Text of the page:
Up next in the series of Q&A posts about my Wildlife Photographer of the Year winning images is Behaviour: Invertebrates category winner: Spinning the cradle.
You can watch the part when it appears in the awards ceremony here (timestamped)
“Spinning the cradle” really surprised me when it won in the invertebrates category. I knew the photo was good, but I never expected it to win. It is also a photo I took close to home, while on a routine walk in a forest. It goes to show the subject does not necessarily have to be something exotic or brightly colored in order to make an impact on the viewer. There are interesting things happening around us all the time. There are plenty of fascinating species very close to home, we only need to learn to find and observe them. You do not need to travel far to remote locations. Sometimes all it takes is just to look around you, you never know what you might find!
What is so special about this photo?
While hiking out locally and searching for arthropods for testing the Laowa 100mm 2x macro lens, I found a fishing spider (Dolomedes scriptus) under a slab of tree bark. Fishing spiders are common in wetlands where they feed on small aquatic animals (insects, amphibians, and small fish), but they are also very common in temperate forests. The spider was in the process of laying the base for an egg sac, so I thought this could be a good opportunity to observe and photograph the process, since this behavior is rarely documented. In general, spiders prefer to be hidden while constructing egg sacs. They are usually busy and distracted during the process, so they try to reduce the risk of predation to themselves and their offsprings. What I like about “Spinning the cradle” is that the photo shows the spider stretching the silk threads right before incorporating them into the rest of the forming sac. If you look closely, you can easily make out each of the separate silk strands being stretched by the spider. I have photographed weaving spiders in the past, but never in such clarity and detail. After taking the photo, I reviewed it on the camera’s back screen and I immediately knew I captured something special.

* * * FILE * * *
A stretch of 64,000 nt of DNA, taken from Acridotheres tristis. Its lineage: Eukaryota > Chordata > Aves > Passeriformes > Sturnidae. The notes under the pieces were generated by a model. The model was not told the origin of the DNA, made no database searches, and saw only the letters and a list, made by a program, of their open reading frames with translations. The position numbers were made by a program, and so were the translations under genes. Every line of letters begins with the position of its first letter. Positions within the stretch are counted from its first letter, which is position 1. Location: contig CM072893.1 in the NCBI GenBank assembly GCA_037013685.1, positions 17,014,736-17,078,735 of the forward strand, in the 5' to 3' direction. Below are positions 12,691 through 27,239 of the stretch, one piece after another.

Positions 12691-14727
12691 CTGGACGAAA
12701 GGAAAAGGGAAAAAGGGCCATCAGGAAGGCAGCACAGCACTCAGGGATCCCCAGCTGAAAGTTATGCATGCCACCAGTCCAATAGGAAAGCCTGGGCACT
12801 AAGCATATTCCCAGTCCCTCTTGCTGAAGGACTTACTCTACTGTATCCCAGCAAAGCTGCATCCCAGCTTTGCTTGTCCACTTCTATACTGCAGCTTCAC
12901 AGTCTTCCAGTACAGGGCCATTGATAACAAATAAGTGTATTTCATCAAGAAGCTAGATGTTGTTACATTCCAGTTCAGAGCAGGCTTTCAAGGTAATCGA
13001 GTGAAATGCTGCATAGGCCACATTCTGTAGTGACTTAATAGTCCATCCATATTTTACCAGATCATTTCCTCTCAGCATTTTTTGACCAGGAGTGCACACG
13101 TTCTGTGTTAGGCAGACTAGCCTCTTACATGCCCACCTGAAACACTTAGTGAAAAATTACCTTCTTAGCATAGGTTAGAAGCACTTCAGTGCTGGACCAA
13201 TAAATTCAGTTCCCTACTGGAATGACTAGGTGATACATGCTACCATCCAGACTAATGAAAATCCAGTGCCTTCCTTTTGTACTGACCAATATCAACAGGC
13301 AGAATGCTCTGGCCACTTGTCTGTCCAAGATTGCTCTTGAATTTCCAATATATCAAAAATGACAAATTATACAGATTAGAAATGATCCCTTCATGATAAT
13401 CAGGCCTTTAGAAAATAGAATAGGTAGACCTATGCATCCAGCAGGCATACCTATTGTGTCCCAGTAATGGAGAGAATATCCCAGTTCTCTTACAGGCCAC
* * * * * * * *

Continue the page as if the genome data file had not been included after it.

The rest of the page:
Can you explain the orientation of the photo? Something about it seems off.
“Spinning the cradle” is a rear-shot (or… a butt-shot! Did you catch that during my award acceptance speech?) of the spider stretching silk threads, but you are not really looking horizontally at the spider on eye level. Instead, the spider is standing vertically on the bark while facing down. So, in fact, the spider’s butt is facing up, and you are viewing the spider from above. I hope this makes sense.
What is the size of the spider?
This is a medium-large spider with a leg span of 6cm.
How were you able to take this photo without disturbing the spider?
Any disturbance could have caused the female spider to stop spinning and abandon her project. The main challenge here was to keep the tree bark the spider was on very steady and avoid breathing on the spider while I was photographing the behavior. We often take our breathing for granted. Most spiders have rather poor vision, but they can sense when a large animal is breathing right next to them, and will try to flee the area. So I carefully leant on the tree in a bit of an awkward position, placing the trunk between my legs to keep my body stabilized. Then I steadied the bark with my left hand and gripped the camera in my right while holding my breath, and started photographing.
Can you describe the spinning process? How does the spider make a spherical sac out of silk threads?
The movements of the spider’s spinnerets in action reminded me a lot of human fingers when weaving. The spider has complete control over the direction and density of the silk threads coming out of each spinneret. It is quite fascinating to watch. The spider starts with a flat circular base, and spins around in circles while adding more silk to its outer side, slowly forming walls. As the spider continues to build upwards, the silken disc gradually grows into a bowl shape. The spider continues to stretch and incorporate more silk until the bowl is deep enough to accept the egg mass. Then the spider stops, spends a few good moments laying the eggs, and quickly (and I do mean quickly) starts spinning again, this time carefully rolling the sac from side to side while tightening the silk threads, forcing its shape into a sphere. Once the sac is sealed, the process is complete.
How long did the spinning process take?
Spinning the egg sac, laying the eggs, and sealing the sac is a long process and requires a great investment of energy from the female spider. The process takes about 1-2 hours, during which the spider is focused on the project and is in fact vulnerable to attacks. This is the reason why spiders usually spin their egg sacs in a hide (like in this case, under bark), unexposed to potential predators and parasitoids.
What did you do after the spider finished spinning its egg sac?
After about an hour, the spider completed most of the sac and was getting ready to lay its eggs inside it, at which point I snapped a couple of final photos, slowly moved the bark back in place and left the animal to its business. There was no need to cause damage to the next generation of fishing spiders for the sake of obtaining more photos. The attentive mother will carry the sac with her until the eggs inside hatch and the hundreds of spiderlings disperse.
We like the photo! Can we buy a print from you?
Of course. Contact me and I will do my best to assist you.
If you have any questions about my photo that do not appear in this post, feel free to leave them in the comments. I will do my best to answer them.
Stay tuned for the next posts in this series!